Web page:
Pavarotti (CBS Films)
Rolling Thunder Revue: A Bob Dylan Story by Martin Scorsese (Netflix)
Western Stars (Warner Bros.)

American Factory (Netflix)
The Edge of Democracy (Netflix)
Hail Satan? (Magnolia)
The Kingmaker (Showtime)
Knock Down the House (Netflix)
One Child Nation (Amazon Studios)

Anthropocene: The Human Epoch (Kino Lorber)
Apollo 11 (Neon)
Aquarela (Sony Pictures Classic)
The Biggest Little Farm (Neon)
The Elephant Queen (Apple)
Honeyland (Neon)
Penguins (Disney)
Sea of Shadows (National Geographic)

Bethany Hamilton: Unstoppable (Entertainment Studios)
Diego Maradona (HBO)
Maiden (Sony Pictures Classics)
Rodman: For Better or Worse (ESPN)
The Spy Behind Home Plate (Ciesla Foundation)
What’s My Name: Muhammad Ali (HBO)

Aquarela (Sony Pictures Classics)
Cold Case Hammarskjöld (Magnolia)
Rolling Thunder Revue: A Bob Dylan Story by Martin Scorsese (Netflix)
Screwball (Greenwich)
Serendipity (Cohen Media)
They Shall Not Grow Old (Warner Bros.)

The Chapel at the Border (Atlantic Documentaries)
(Director and Producer: Jeremy Raff)
Death Row Doctor (The New York Times Op-Docs)
(Director: Lauren Knapp)
In the Absence (Field of Vision)
(Director: Yi Seung-Jun. Producer: Gary Byung-Seok Kam)
Lost World
(Director and Producer: Kalyanee Mam. Producers: Adam Loften and Emmanuel Vaughan-Lee)
Mack Wrestles (ESPN)
(Directors and Producers: Taylor Hess and Erin Sanger. Producers: Erin Leyden and Gentry Kirby)
Period. End of Sentence. (Netflix)
(Director: Rayka Zehtabchi. Producers: Melissa Berton, Garrett K. Schiff and Lisa Taback)
The Polaroid Job (The New York Times Op-Docs)
(Director: Mike Plante)
Sam and the Plant Next Door (The Guardian)
(Director and Producer: Ömer Sami)
The Unconditional
(Director and Producer: Dave Adams. Producers: Adam Soltis, Renee Woodruff Adams, Josie Swantek Heitz, and Chris Tuss)
The Waiting Room (The Guardian)
(Director and Producer: Victoria Mapplebeck)

Dr. Amani Ballor – The Cave (National Geographic)
David Crosby – David Crosby: Remember My Name (Sony Pictures Classics)
Tracy Edwards – Maiden (Sony Pictures Classics)
Imelda Marcos – The Kingmaker (Showtime)
Hatidze Muratova – Honeyland (Neon)
Alexandria Ocasio-Cortez, Amy Vilela, Cori Bush, and Paula Jean Swearengin – Knock Down the House (Netflix)
Linda Ronstadt – Linda Ronstadt: The Sound of My Voice (Greenwich)
Dr. Ruth Westheimer – Ask Dr. Ruth (Hulu)

The first-time winner of the new D.A. Pennebaker award for lifetime achievement will very appropriately go to the legendary Frederick Wiseman. There is hardly an institution in America, from high school to mental hospital to upscale department store to library that has not been the subject of one of and illuminated by his documentaries.

Another outstanding awardee is Michael Apted, who will receive the Landmark Award for the groundbreaking UP series. There’s never been anything like it. A documentary about school children turned into one of the most extraordinary longitudinal studies in the history of science. I always look forward to the next episode.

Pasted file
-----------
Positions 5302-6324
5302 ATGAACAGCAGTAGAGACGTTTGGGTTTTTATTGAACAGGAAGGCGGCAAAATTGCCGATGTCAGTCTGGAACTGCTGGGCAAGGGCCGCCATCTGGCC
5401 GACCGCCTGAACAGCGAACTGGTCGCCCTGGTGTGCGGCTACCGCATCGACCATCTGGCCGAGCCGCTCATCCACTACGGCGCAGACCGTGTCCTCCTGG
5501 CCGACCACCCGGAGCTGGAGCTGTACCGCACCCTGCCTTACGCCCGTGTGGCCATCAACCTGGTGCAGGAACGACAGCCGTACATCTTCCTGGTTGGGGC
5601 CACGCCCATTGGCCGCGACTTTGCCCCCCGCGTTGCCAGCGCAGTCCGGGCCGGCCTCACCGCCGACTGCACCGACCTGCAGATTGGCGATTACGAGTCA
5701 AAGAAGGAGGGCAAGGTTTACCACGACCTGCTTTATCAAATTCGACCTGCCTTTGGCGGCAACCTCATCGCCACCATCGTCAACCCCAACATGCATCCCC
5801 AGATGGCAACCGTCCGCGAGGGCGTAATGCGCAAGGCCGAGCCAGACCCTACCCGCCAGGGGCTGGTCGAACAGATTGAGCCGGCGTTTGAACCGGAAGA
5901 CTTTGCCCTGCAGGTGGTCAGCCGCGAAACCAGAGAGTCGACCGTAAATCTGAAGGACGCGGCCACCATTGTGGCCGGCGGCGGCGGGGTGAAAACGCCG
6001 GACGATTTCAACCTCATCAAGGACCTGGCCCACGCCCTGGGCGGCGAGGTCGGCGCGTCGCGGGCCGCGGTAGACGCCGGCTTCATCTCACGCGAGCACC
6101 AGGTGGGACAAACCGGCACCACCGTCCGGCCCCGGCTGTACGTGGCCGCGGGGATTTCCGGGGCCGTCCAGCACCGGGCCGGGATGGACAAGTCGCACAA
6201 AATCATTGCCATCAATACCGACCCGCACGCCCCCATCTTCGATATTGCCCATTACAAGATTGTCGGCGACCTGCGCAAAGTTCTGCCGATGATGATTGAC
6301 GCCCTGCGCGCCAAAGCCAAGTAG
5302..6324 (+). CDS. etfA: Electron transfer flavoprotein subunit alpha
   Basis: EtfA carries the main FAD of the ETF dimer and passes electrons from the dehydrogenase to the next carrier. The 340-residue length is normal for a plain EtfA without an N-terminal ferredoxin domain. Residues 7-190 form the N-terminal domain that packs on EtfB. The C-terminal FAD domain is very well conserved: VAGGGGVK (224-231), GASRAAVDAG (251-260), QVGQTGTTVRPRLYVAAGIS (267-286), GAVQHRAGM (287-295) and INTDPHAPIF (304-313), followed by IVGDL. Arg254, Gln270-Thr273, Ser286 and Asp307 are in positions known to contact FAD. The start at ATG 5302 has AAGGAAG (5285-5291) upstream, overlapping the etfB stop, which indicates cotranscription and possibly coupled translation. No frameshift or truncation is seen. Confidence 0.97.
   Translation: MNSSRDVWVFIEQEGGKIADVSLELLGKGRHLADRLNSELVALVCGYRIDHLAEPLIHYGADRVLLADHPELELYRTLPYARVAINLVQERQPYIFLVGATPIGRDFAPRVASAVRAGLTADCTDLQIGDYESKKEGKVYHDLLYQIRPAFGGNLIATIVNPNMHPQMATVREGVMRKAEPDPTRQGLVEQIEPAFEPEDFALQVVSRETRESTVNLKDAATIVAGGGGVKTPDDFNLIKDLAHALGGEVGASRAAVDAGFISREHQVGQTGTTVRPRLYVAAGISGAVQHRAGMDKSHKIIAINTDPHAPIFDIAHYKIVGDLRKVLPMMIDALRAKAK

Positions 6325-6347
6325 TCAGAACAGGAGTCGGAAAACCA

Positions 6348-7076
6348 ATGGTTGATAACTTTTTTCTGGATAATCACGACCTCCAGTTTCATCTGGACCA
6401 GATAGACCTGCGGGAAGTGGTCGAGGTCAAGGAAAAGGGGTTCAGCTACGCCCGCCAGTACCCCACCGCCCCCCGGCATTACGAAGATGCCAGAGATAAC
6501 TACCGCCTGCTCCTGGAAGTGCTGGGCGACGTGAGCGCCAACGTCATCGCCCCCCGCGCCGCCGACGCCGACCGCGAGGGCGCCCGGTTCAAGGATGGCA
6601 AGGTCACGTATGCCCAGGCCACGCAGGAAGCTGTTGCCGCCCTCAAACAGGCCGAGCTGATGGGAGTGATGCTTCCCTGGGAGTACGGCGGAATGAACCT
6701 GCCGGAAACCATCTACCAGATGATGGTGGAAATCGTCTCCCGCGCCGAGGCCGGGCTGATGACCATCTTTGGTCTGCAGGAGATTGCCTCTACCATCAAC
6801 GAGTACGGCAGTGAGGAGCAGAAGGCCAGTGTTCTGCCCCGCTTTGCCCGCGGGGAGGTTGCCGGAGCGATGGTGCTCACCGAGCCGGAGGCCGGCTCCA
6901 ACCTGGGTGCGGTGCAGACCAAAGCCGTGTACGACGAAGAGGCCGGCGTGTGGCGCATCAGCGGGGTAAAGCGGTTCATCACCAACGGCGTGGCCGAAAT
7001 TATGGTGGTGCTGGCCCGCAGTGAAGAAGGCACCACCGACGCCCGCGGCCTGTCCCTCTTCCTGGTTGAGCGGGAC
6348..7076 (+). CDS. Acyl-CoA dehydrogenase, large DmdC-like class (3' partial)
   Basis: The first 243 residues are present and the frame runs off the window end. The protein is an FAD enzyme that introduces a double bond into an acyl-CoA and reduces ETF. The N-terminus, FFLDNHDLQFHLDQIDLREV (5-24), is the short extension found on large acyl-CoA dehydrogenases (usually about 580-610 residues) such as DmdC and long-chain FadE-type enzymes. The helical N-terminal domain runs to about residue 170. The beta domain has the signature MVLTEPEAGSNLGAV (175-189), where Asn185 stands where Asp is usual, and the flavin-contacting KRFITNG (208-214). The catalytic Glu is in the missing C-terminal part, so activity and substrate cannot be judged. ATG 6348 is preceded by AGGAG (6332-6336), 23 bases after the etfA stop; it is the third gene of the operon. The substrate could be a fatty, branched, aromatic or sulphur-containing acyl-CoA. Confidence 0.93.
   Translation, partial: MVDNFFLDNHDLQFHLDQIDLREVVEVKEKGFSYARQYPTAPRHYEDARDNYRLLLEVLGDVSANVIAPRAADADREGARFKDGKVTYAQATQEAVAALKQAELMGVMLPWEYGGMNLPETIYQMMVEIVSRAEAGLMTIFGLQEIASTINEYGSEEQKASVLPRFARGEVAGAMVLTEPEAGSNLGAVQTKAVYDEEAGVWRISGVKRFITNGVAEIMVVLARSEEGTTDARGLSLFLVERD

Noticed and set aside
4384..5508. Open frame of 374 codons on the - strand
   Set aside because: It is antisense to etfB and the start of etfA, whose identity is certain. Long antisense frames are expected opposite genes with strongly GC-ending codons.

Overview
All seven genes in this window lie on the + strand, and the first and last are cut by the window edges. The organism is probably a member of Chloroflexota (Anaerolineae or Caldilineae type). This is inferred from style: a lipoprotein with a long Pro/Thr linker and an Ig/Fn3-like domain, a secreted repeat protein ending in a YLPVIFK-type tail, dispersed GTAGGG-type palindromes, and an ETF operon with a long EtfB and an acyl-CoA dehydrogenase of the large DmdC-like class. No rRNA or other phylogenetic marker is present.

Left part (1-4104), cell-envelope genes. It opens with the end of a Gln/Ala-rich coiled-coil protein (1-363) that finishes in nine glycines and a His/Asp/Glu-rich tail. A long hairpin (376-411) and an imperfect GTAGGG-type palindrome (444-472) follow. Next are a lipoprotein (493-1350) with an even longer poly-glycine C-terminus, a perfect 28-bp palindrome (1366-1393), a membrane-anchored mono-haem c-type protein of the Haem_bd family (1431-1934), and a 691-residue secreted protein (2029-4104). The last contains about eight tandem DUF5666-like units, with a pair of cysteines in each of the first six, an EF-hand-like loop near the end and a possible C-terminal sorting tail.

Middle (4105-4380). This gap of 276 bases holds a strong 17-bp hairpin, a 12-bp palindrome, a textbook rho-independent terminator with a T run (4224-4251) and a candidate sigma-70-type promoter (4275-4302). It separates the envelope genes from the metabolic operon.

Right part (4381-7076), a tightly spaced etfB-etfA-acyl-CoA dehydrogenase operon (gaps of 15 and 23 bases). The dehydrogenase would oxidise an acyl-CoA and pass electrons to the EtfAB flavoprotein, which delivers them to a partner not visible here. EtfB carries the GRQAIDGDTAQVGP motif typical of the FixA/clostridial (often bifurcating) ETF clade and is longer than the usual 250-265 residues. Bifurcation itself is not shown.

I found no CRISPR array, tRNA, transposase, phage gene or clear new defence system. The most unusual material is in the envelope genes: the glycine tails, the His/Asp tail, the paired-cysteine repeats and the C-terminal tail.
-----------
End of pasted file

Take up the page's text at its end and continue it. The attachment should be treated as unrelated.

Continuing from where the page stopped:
The Laundromat

Posted on October 10, 2019 at 5:46 pm

Lowest Recommended Age: Mature High Schooler
MPAA Rating: Rated R for language, some sexual content and disturbing images
Profanity: Very strong language
Nudity/ Sex: Some sexual references and situations
Alcohol/ Drugs: Drinking and drug dealing
Violence/ Scariness: Boat accident, electrical accident, murder characters killed, sad loss of spouse
Diversity Issues: None
Date Released to Theaters: October 18, 2019

Copyright 2019 Amazon Studios
The numbers are unimaginable. The vocabulary is mind-numbing — and intended to be so. One of the biggest financial scandals of all time is known as the Panama Papers, a global money laundering/tax evasion/corruption-concealing scheme involving some of the world’s wealthiest and most powerful people, including politicians and crooks. They hid their money in what are called “shell” corporations — shell as in “shell game,” where the pea is always under the shell you don’t pick. The interlocking network of these companies was revealed with the help of a still-undisclosed whistleblower thanks to the tireless work of a group of non-profit journalists who had to comb through millions of arcane legal documents to understand and explain it all.

Great journalistic coup. But unlike a simple straightforward fraud like the Bernie Madoff Ponzi scheme, which was depicted in two different and very watchable film versions, starring Oscar winners Robert De Niro and Richard Dreyfuss, the Panama Papers mess was so big and complicated it seemed impossible to put into dramatic form. That was the challenge faced by journalist Jake Bernstein, who wrote the sober, meticulously detailed book, and screenwriter Scott Z. Burns (“The Bourne Ultimatum”), who wrote the colorful, funny, and dramatic movie. Director Steven Soderbergh knows how to do a heist film following “Oceans 11” and “Logan Lucky,” and he wisely structures this as another story of clever thieves outwitting ordinary people. Except this time the people outwitting are not lovable underdogs and the people outwitted are us.